Zeitschrift für Geschichte und Kultur der Juden
[Aschkenas: A Journal of Jewish History and Culture]
Ed. by Horch, Hans Otto / Jütte, Robert / Rürup, Miriam / Wenninger, Markus J.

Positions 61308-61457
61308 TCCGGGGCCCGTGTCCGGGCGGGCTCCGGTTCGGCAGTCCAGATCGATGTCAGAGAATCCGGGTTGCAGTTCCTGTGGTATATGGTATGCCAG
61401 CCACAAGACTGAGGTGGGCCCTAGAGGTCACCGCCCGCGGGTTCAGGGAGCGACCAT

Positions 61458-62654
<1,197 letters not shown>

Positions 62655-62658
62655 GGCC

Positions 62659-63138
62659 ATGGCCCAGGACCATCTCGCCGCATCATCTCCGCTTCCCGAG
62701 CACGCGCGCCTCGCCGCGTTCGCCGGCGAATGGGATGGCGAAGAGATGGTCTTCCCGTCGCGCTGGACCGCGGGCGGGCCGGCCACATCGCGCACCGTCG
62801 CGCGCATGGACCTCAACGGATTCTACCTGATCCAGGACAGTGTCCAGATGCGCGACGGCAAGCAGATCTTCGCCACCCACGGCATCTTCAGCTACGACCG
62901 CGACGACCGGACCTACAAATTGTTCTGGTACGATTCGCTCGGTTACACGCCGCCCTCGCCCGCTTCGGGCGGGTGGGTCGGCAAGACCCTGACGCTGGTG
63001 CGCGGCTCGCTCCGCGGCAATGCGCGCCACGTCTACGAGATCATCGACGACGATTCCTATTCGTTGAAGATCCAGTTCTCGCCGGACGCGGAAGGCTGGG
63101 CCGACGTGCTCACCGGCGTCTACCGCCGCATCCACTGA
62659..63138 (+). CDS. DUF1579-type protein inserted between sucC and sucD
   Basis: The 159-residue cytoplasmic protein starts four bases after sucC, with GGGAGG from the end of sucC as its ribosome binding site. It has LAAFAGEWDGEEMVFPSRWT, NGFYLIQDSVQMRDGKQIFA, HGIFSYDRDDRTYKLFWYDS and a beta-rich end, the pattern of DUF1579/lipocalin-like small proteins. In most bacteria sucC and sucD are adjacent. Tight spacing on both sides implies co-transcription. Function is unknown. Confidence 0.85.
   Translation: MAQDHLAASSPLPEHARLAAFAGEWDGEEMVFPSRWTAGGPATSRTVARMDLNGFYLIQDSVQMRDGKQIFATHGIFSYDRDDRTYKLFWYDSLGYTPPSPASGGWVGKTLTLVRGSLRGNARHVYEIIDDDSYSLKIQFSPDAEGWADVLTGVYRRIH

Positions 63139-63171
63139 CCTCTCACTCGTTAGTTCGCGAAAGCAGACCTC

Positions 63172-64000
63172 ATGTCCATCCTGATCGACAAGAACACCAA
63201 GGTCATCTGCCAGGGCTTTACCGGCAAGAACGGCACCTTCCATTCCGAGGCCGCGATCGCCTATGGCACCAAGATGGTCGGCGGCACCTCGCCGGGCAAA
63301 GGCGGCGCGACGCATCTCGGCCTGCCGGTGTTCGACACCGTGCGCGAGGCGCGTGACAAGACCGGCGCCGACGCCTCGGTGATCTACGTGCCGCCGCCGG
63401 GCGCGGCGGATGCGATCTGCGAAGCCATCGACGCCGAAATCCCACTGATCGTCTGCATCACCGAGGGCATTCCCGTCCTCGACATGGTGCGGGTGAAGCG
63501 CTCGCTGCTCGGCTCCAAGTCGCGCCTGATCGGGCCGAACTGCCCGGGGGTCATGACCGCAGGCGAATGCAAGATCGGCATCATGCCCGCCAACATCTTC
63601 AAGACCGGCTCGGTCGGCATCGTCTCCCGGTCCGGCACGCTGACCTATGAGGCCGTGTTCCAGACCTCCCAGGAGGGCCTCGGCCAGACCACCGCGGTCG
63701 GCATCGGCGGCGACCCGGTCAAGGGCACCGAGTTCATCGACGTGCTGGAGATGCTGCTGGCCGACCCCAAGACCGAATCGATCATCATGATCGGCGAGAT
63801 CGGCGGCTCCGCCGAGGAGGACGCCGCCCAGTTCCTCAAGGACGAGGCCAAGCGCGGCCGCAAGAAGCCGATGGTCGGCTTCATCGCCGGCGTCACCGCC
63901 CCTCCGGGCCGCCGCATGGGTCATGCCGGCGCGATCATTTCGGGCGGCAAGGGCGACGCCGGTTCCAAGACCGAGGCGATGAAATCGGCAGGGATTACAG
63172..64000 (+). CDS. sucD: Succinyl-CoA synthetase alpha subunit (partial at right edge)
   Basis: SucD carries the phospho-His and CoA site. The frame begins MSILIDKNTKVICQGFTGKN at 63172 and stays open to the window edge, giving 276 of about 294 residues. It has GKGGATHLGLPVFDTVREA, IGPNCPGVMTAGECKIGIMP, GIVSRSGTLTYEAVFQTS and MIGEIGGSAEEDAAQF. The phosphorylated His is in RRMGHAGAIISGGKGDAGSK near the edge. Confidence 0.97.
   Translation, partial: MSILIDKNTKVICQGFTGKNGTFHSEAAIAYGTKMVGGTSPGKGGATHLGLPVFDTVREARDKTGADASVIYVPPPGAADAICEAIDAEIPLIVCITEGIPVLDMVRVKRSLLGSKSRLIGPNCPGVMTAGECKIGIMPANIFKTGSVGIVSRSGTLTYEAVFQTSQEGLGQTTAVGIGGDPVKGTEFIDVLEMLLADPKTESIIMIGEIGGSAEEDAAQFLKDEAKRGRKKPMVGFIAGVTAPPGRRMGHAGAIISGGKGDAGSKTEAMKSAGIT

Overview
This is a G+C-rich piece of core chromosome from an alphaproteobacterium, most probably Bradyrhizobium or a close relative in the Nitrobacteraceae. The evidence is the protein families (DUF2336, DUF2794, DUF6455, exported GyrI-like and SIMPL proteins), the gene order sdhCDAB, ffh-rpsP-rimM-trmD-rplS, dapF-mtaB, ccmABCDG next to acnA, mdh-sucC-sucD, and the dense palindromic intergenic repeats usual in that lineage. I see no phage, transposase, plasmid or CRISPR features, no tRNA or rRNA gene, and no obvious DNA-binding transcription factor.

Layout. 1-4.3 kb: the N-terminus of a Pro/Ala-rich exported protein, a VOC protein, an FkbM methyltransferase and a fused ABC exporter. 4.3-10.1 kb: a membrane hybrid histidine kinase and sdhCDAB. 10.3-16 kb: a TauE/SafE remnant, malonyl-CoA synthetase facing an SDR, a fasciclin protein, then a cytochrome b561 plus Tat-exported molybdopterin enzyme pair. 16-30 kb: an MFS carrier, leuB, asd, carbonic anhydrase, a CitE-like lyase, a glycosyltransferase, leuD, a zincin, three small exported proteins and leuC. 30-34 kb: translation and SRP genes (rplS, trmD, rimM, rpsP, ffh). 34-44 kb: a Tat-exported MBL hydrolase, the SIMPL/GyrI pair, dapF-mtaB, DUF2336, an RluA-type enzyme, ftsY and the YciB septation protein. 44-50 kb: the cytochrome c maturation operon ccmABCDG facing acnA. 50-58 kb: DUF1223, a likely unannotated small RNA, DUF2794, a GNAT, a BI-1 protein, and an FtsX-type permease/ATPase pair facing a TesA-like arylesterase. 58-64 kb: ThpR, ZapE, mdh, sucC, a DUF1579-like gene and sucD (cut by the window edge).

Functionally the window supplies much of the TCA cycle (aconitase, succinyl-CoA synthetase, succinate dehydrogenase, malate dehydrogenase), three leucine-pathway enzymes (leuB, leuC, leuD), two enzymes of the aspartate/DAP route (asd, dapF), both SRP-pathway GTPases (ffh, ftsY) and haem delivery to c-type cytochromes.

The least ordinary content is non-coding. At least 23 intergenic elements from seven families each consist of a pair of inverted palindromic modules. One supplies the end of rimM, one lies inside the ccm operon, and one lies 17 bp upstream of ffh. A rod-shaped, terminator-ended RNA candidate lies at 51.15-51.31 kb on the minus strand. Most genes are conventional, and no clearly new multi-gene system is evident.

To the best of my recollection, the incentive – conscious or unconscious – for writing this study were the vivid impressions I experienced while watching the encounter between Daniel J. Goldhagen – of Hitler's Willing Executioners fame (or disrepute?) – and German historians on TV before a live audience. Prof. Hans Mommsen, judicious, sensible, clear and well-informed, repeatedly made statements which I thought should have reaped considerable applause, but the audience, in which youngsters appeared to be predominant, had ears only for Goldhagen's accusatory denunciations of whole chapters of German history, and the wilder and more improbable his statements – the more enthusiastic the applause. The youngsters in the audience appeared to be asking him to heap more and more guilt upon them, and in particular, upon their forefathers, and Goldhagen responded in kind. I became aware that I had been watching a generation phenomenon: young Germans, who had not lived through the political and ideological conflicts of the 1960's and 1970's, and appeared to have had been spared serious political and ideological dilemmas of a moral nature altogether, were unbelievably harsh and unforgiving in their judgement of their own nation and of their forefathers. Worse, it appeared to me that they had never given much thought to the problem of evil and were unaware of the ease with which even good people can fall prey to it.